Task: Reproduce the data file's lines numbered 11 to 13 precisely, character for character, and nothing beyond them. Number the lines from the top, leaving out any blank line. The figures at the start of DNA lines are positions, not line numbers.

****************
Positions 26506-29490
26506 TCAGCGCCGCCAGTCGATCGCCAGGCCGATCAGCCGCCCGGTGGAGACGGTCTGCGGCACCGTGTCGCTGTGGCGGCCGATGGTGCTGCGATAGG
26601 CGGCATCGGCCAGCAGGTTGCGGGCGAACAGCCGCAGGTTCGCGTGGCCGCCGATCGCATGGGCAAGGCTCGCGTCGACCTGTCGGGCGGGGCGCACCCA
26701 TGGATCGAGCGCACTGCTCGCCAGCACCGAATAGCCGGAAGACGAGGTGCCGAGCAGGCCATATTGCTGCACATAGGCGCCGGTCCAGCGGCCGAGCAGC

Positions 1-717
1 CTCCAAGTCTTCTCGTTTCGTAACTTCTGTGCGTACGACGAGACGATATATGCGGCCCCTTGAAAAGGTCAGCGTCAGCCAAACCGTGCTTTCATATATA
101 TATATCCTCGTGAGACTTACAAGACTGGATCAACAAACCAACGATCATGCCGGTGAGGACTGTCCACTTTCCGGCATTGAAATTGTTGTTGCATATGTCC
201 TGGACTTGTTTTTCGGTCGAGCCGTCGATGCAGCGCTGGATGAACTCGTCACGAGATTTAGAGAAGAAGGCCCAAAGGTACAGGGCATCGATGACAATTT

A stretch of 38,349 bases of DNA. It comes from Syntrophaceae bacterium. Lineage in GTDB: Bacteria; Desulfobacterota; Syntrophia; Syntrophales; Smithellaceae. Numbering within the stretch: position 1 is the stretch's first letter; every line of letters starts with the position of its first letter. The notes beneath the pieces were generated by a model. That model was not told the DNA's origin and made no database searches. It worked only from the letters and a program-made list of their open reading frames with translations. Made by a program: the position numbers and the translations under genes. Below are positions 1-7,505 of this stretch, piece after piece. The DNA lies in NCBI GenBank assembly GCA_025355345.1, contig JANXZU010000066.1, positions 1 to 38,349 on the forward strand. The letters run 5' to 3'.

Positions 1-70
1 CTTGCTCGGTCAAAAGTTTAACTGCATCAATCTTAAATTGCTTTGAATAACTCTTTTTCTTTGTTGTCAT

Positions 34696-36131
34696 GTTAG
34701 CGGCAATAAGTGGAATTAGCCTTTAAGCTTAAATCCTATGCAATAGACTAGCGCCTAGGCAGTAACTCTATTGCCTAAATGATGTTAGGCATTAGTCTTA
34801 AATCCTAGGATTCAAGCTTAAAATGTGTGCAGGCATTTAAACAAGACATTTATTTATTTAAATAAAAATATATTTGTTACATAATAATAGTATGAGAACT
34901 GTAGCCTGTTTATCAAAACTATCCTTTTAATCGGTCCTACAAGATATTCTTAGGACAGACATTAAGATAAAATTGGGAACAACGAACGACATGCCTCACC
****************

1 CTTGCTCGGTCAAAAGTTTAACTGCATCAATCTTAAATTGCTTTGAATAACTCTTTTTCTTTGTTGTCAT

Positions 34696-36131
34696 GTTAG